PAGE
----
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Details for the FRIARS’ BRIAR 2021 ONLINE CURLING EVENT

FRIARS’ BRIAR 2021 ONLINE CLERGY CURLING EVENT
March 8 – 12, 2021

We are pleased to announce that registrations are open for the 2021 virtual Friars’ Briar!
Note: If you don’t want to curl, you may join social events and/or watch the curling games online as an observer!
Current limitations on interprovincial travel and gathering of large numbers of people have
created opportunity for the first ever online Friars’ Briar. We hope to emulate the feel of the
Friars’ Briar as much as we are able. To that end you can look forward to the following:

• A round robin and play-off style online curling tournament
• Heavenly Host award and other prizes
• Social gatherings through zoom (and possibly other platforms)
• Online AGM (this will be mandatory for all registrants to ensure quorum)
• Daily organizational gatherings for announcements
• A watch party for the Tim Horton’s Briar (assuming it will go ahead)

We hope you will join in the fun to make the 2021 Friars’ Briar both memorable and enjoyable!

Registration:
In order to keep the event manageable, the decision was made to play individuals vs.
individuals as opposed to teams vs. teams. We will continue the ‘East/West’ Heavenly Host
award.

Register first at: www.playcurling.com Curlers must create an account with
www.playcurling.com prior to Briar registration. You can create a free account. You can also
create a paid account (yearly/monthly). It is your choice. Instructions for creating the account
are below.
Register second at: 2021 Online Friars Briar Registration
Registrations will close on Sunday, February 21, 2021.

Follow-up information including online links will be sent to all registrants before the start of the
Briar. If you would like to participate as a spectator. Please let the BC host group know of your
interest so that you also get sent the links.

Curling site:
The competition will take place in Room 3 at www.playcurling.com.
Each Player competes as an individual, but you are allowed a coach/alternate.
The site has a text chat option. If you would like a video or audio chat with your opponent
explore platforms you both have in common (zoom/facebook messenger/ whatsapp/ discord/
google hangout/etc. or telephone)

We strongly encourage curlers to visit the site in advance on the Briar to both become familiar
with the site and to practice. Don’t be discouraged if it takes you a little while to get the hang of
it… it will come. And know that most of your competitors will be as new to the platform as you.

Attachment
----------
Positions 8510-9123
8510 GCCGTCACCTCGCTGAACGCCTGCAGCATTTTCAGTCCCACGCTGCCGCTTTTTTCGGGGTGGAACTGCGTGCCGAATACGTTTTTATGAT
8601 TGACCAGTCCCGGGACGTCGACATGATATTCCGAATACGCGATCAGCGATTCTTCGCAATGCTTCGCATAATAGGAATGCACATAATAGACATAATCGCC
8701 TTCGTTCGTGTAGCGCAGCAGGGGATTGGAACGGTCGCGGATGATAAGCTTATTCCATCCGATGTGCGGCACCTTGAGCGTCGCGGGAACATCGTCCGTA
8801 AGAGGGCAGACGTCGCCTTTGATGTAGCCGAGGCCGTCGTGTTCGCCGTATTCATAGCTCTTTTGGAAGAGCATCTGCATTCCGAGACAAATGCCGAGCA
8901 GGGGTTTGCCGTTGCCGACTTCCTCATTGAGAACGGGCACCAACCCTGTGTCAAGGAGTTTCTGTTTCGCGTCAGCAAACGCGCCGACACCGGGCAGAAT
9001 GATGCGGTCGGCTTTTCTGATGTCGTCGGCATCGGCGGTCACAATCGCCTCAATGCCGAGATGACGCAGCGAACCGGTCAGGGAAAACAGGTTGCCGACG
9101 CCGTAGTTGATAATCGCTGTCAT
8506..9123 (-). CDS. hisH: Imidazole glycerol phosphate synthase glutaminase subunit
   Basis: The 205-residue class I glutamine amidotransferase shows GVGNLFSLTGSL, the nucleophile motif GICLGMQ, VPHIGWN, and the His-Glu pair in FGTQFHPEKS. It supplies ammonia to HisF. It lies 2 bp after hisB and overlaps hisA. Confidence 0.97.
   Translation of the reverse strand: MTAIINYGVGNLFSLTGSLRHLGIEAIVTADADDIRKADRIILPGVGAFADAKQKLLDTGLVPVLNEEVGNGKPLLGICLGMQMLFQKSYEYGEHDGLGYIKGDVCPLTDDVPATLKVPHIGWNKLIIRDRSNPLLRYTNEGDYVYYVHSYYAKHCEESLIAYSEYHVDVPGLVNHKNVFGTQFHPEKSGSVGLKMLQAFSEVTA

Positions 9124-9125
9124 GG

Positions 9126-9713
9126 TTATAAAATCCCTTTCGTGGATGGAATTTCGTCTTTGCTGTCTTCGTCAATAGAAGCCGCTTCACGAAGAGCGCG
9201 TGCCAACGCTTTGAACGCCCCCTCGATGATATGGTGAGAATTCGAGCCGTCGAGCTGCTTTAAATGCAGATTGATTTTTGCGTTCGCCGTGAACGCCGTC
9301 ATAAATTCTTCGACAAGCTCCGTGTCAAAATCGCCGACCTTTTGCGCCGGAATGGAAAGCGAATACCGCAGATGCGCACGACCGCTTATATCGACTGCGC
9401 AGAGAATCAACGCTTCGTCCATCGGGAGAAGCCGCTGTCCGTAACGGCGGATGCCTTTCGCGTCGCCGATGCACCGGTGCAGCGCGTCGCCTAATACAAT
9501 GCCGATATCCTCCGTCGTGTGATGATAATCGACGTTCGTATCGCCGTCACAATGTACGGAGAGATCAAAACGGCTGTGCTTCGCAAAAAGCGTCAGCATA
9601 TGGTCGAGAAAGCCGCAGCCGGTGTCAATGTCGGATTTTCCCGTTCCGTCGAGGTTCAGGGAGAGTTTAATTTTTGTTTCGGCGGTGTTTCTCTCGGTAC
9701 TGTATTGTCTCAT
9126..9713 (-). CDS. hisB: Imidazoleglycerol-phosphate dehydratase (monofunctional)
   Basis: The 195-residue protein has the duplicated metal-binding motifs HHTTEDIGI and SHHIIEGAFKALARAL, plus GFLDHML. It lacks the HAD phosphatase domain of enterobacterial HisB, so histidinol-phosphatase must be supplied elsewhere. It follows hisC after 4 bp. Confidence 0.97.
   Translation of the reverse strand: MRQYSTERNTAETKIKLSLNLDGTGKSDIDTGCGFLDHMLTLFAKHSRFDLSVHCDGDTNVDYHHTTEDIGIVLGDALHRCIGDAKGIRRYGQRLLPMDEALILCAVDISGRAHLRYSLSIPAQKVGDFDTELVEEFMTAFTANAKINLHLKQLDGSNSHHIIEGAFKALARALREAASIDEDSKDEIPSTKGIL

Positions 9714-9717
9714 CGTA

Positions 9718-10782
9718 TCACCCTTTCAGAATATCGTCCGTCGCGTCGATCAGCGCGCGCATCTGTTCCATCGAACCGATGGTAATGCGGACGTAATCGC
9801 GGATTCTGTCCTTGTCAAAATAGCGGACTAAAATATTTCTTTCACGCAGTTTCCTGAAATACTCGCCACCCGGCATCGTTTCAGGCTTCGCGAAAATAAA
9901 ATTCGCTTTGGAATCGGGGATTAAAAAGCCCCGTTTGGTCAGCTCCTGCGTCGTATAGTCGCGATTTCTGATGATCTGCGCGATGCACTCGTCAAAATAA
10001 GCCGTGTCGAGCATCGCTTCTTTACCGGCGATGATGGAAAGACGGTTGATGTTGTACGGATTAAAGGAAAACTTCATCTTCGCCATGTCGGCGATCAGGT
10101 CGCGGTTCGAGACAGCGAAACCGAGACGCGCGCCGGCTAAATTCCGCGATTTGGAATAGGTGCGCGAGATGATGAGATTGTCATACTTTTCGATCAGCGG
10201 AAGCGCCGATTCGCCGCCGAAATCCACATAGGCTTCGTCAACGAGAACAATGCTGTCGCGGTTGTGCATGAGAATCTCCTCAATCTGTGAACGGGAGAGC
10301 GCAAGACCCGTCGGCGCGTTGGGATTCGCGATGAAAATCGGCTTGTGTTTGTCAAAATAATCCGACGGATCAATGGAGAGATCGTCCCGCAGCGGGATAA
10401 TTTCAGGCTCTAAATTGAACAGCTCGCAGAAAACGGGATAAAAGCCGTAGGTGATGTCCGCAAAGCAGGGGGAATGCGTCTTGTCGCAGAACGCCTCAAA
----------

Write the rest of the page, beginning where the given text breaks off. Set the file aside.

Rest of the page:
We wish to emphasize that although it is a competition… this Briar is meant to be collegial and
fun! Our main goal is to keep in touch, to maintain the rhythm of our Briar and to enjoy the
company of fellow curlers!!

Competition:
Pools will be established for Round Robin Play. Each player will receive information about who
is in their pool. Games with opponents in your pool will be played at mutually agreed times
between Monday morning, March 8, and Wednesday at 5:00 p.m. PT (8:00 p.m. ET). The
schedule allows flexibility, but it is essential to keep the flow of play going so there is not a
backlog of games to play at the end of the day and so people in the eastern time zone don’t
have to be playing late at night. When players mutually agree on a game time, notify the drawmaster so the game times can be posted, and spectators may join.

A Playoff schedule for the championship round will be made from the top sixteen players.
Other play-off rounds will be structured around the number of players participating. These
games will be played on Thursday and Friday.
Spectators are welcome at all online games.

How to set up a Fee Account for Playcurling.com
Here is a step-by-step process for setting up your free account for www.playcurling.com.

1. Go to the web site.
2. Click on the “Play Now” button.
3. Click the “Sign In” Button.
4. On the bottom, right corner of the window, click the “Sign Up” button.
5. Create a Nick Name and enter it.
6. Create a Password and enter it (twice).
7. Enter an Email Address
8. Click the Sign-Up Button at the bottom right corner of the window.
9. Check your email for a verification message and click on the link to authenticate your
account.

How to Start a Game (or practice session)

1. Sign In using your Nick Name and Password.
2. Click the “Play Now” button.
3. Click “Start Game.” (or Practice if you want to practice against yourself)
4. Choose a ‘Room’ in which to play. Most individual players go to room 1 to play against
strangers. In order to avoid the crowd, we will play in room 3.
5. Once in a room you may challenge any player who is available to play in that room or
wait to be challenged by another player. (For purposes of The Friars Briar 2021, please
set an appointed time to play against an opponent in your Round Robin Pool, meet in
Room 3 at that time and look for that person by Nick Name. If another person
challenges you while you are waiting for your opponent, please decline the challenge so
you are available to play your scheduled opponent when they are ready.)
6. Once in a room you may also watch other games by clicking on any game that is already
in progress. For the Friars’ Briar Bonspiel Online you are encouraged to watch and cheer
others on. A list of Nicknames will be published so you know who you are watching or
looking for. The in-game (written) chat feature works for players and spectators. It is
also a nice bonus to set up an audio chat with your opponent to have more immediate
visiting through FaceTime, Messenger, Discord or even by phone.
7. Bonus Tip: It is possible to play this game on a tablet now, but a computer is much
easier to control. Either a mouse or touchpad can be used but a mouse seems easier.

How to Play Online Curling
Players meet in Waiting Room 3, at a time agreed to by both parties. One player issues a
challenge to the other. The game chooses who has the hammer. Players play a four-end game